A lab that’s fab

Gazette photo by Avery Cropp
Stillwater Area High School student Max Kelly lines up his project correctly before starting the SAHS fabrication lab’s CNC Mill Nov. 3

SAHS fabrication lab lets students work on variety of projects

OAK PARK HEIGHTS — Students at the Stillwater Area High School are about to get some real-world machining experience.

The school’s new fabrication lab, or fab lab, features new technology that lets students to do a variety of projects.

New lab equipment includes a 3-D printer that allows students to create plastic prototypes, a laser engraver that allows students to put designs into various types of materials, a CNC Router that cuts a 2-D image signs and a CNC plasma cutter that cuts flat steel and irregular shapes like the router as well as a CNC mill and lathe that cuts and shapes metal.

The equipment arrived at the school in September with the help of donations from area companies. After training, technology teacher Todd Kapsner is letting his students get their hands on the machines to practice their skills.

“The students are excited to use and try new things, and they’re just champing at the bit to use this,” he said.

The Huelsmann Foundation donated $25,000 for the new lab. This donation will be matched dollar-for-dollar up to $50,000 a year through a challenge grant from the Hubbard Broadcasting Foundation.

Heavier use of the machines will likely take place next semester. But Kapsner says the possibilities for the fab lab are endless. The equipment can be used for wood projects and model building while signs, cabinets and personalized products can also be made.

Kapsner added that students could possibly help build desks and furniture as they begin to re-do the high school library. He also said there was the opportunity to team up with other classes as well to use the equipment going forward.

But the most important part of the new lab for Kapsner is the new equipment lets students to go through the process of creating something with machinery from a prototype to final product.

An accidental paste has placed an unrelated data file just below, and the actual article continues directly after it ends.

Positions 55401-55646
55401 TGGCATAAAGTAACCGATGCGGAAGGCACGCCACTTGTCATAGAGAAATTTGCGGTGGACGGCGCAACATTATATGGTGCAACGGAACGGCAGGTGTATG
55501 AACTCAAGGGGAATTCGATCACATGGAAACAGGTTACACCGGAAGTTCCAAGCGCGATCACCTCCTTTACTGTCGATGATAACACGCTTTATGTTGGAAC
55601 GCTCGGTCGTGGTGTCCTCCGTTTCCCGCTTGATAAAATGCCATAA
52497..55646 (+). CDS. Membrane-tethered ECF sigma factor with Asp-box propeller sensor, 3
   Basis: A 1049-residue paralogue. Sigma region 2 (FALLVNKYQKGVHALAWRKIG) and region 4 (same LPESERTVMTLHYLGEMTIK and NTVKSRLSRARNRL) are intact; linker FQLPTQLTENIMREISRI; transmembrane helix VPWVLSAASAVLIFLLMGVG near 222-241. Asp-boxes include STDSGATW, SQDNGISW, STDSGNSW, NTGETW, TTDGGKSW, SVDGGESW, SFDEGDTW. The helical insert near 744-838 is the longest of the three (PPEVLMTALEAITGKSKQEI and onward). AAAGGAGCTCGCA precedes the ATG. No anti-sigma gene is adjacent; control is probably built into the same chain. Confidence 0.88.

“It gives real world practice to students and allows them to see how things are done in the industry and machining and manufacturing,” he said. “This is stuff that technical college students and four-year college students do. It allows students to get hands-on experience applying design skills in the math and science curriculum. They’re also gaining information and knowledge with hands-on experience and that’s what we intend to do.”

Though new, the fab lab is not unique to area schools. Mahtomedi has a fabrication lab, but Kapsner said the high school’s fab lab has more of a capability to do real-world application since Mahtomedi has more desktop-based technology instead of SAHS machining capability.

“It’s pretty cool to see all this technology and doing actual machining makes it easy,” said student Max Kelly, “Seeing all the different parts come together makes it fun.”

Kapsner said going forward he hopes more community engagement becomes part of the fab lab experience.

“Eventually we’d like to get the community more involved,” Kapsner said. “We’d like to create partnerships where we could maybe help create something, or ideally I’d like to get something set up where people can work with students and community experts in machining going forward.

 
 

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